Mon December 5, 2011
Originally Published by Peter Kaspari
December 5, 2011 in the Fort Dodge Messenger
A way to donate to people in need and support local businesses has been popping up in the Fort Dodge area for the past year.
The green boxes, which are property of USAgain, will take used clothing items, linens and shoes. USAgain will then recycle those items by giving them to people not only in the United States, but across the world as well.
Spokeswoman Jen Hirsch said USAgain, which is a for-profit organization, provides a much-needed destination for items that would otherwise have been thrown away.
"According to the EPA, 12.7 million tons of textiles are discarded or thrown away every year," she said. "A lot of those items are perfectly reusable and rewearable. Most people don't think twice about throwing it away."
Hirsch said just because clothes may not be popular doesn't mean they should be wasted.
"One thing I think has always been a struggle is people having clothes that are out of style," she said. "They're rewearable, but maybe they'll just sit there. There's a huge demand for that kind of thing overseas. It's perfectly usable and perfectly resellable in other countries."
Founded in 1999, the Chicago-based organization operates 10,000 drop boxes in 15 states; locally, there are seven boxes in Fort Dodge, two in Webster City, and one in Algona.
In the past year, Hirsch said USAgain underwent an expansion. They launched in San Francisco, and expanded their operations in Iowa and California.
"We went through a major rebranding exercise," Hirsch said. "We have a new fleet of more environmentally friendly trucks, and we're in the process of making sure all our bins have our new logo and all of our messaging that makes it clear who we are and what we do. We've experienced major growth over the past few years."
Hirsch said though there are no plans for expansion in 2012, USAgain will be continuing to make sure all the boxes have the same color scheme and information.
Though the company is for-profit, Hirsch said USAgain does everything it can to make sure people are aware of this. She said it's on all their boxes, and it's also mentioned in the first sentence on the home page of their website.
"We know that there are many, many different competing organizations," she said. "Obviously, people should support the causes that are important to them, but there is a great need for places where people can recycle items. We encourage people to provide support to the causes they are committed to, but we provide services for a convenient way to gid rid of items instead of throwing them in the trash."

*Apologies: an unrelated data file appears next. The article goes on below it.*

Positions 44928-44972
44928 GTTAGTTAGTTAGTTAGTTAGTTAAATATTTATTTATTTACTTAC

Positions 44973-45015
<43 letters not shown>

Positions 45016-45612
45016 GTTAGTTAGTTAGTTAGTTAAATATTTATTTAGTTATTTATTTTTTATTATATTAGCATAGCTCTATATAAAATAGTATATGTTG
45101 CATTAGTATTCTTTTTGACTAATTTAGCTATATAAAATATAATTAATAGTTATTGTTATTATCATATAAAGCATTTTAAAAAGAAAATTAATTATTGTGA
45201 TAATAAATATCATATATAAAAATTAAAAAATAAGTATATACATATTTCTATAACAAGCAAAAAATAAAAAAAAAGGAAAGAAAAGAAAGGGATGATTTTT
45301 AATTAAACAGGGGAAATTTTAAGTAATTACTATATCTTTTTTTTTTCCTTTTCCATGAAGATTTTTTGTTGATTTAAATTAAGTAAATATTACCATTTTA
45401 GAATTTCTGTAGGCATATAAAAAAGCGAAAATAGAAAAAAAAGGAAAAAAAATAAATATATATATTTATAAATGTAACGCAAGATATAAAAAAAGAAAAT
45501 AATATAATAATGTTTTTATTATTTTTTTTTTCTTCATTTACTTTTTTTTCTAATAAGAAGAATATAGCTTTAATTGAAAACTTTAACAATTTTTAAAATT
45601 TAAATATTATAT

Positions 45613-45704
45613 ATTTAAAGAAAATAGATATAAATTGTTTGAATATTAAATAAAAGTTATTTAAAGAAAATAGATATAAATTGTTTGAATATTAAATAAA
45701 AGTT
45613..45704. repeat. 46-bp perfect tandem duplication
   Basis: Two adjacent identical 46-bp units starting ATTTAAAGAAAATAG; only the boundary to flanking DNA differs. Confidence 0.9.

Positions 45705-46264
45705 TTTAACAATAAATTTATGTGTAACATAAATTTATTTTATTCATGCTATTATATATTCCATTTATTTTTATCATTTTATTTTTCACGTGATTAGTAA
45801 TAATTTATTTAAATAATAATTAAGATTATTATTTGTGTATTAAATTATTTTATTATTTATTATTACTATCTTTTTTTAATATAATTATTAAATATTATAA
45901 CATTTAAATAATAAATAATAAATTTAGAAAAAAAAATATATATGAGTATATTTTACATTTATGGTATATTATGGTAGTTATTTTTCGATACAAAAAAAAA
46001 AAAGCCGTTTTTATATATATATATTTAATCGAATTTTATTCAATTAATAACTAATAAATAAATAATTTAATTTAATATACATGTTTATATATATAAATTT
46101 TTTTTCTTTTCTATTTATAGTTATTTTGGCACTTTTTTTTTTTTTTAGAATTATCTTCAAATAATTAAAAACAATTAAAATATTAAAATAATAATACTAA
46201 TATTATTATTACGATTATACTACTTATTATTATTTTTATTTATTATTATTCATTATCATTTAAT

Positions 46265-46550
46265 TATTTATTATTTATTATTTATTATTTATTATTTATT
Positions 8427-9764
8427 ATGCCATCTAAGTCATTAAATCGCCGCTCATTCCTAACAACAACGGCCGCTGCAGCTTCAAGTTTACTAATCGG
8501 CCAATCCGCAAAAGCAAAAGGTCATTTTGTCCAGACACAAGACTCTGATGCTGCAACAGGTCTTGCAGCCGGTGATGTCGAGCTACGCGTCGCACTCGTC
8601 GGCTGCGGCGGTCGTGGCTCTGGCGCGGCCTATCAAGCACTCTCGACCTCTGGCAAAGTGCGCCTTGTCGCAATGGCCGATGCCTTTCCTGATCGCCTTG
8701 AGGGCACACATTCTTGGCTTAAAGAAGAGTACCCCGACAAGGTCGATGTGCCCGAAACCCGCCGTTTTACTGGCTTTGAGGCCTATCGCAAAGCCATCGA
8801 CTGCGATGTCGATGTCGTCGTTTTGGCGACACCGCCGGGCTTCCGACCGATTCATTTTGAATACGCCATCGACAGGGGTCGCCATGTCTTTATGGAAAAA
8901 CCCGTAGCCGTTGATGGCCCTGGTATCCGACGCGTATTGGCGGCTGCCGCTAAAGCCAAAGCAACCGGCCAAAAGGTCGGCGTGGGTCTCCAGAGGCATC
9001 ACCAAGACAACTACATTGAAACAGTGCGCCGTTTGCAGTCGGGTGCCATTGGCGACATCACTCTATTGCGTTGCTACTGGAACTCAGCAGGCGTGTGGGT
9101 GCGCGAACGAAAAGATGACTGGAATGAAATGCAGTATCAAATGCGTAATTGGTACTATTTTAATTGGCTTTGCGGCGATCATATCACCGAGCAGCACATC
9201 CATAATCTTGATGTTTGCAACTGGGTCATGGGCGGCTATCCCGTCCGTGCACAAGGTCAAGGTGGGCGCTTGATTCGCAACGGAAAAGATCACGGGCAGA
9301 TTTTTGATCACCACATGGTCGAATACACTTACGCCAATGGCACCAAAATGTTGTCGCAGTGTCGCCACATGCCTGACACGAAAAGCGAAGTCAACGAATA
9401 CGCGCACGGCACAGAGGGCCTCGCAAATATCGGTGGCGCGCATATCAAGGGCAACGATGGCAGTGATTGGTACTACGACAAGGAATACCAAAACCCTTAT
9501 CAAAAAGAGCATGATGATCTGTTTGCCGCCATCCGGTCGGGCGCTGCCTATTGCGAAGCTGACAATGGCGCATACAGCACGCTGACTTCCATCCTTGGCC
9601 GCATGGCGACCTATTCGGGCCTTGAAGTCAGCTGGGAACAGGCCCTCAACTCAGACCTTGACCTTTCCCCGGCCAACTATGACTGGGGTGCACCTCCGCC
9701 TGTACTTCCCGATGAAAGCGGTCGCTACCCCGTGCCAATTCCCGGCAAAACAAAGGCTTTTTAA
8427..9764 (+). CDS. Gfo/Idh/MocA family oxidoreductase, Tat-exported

USAgain is also involved in giving back to the community. Hirsch said they regularly team up with schools for fundraising drives, and anybody who participates in the USAgain program is rewarded as well.
"All of our bins that are placed at local businesses will receive a revenue share," she said. "Businesses and schools are compensated on a per-pound basis. It's a no-work, no-cost way for schools and businesses to gain a little extra cash on the side."
Sponsors of USAgain boxes can also choose to donate the money they receive to charities or nonprofits.
Paula Anderson, owner of Paula's Treasures, had a USAgain box installed in front of her business two months ago.
She said it's helped her business when people bring in items she can't accept.
"I've received a lot of people who are bringing in their bedding," she said. "They donate extra materials and extra clothing that may be dated. The bin has been filling up. I think it's a good way to recycle and reuse."
A proponent of recycling herself, Anderson supports USAgain and its mission.
"I'm a firm believer of a future with recycling, and it's helped keep other people aware of how important it is to recycle for our future," she said. "I think the program is a good way to give back and to recycle unwanted clothes. We all have them in our closets, and we need to just clean them out and fill up the bins."
Anderson recommends USAgain boxes for all businesses, saying the extra money she receives as part of the program is helpful too. She said getting a box installed isn't a complicated process.
"There's a phone number on the box for anyone interested," Anderson said. "Businesses can call the number, and someone will call them back. You fill out some paperwork and fax it back to them. You also draw the area you'd like to have it in, and they'll bring it. They brought it to me within two weeks."
Hirsch said the website, usagain.com, also has plenty of information about the company, including its mission and how it helps businesses and schools. There's also a real-time counter on the left side of every page on the site which explains how many items have been saved from landfills, how much landfill space has been saved, and how many pounds of carbon dioxide have been prevented from going into the atmosphere.
As of noon Friday, more than 440 million items were saved from landfills, 2 million cubic yards of landfill space was saved, and more than 2 billion pounds of carbon dioxide saved.
Hirsch said she believes the recent trend in going green has helped USAgain and related organizations.
"I think people are thinking twice about everything that they would have thrown away," she said. "I think the popularity of green publications and programming has really made people think twice about trashing something. They're asking themselves, 'How can I reuse this?' or 'How can I recycle this?'"
Contact Peter Kaspari at (515) 573-2141 or firstname.lastname@example.org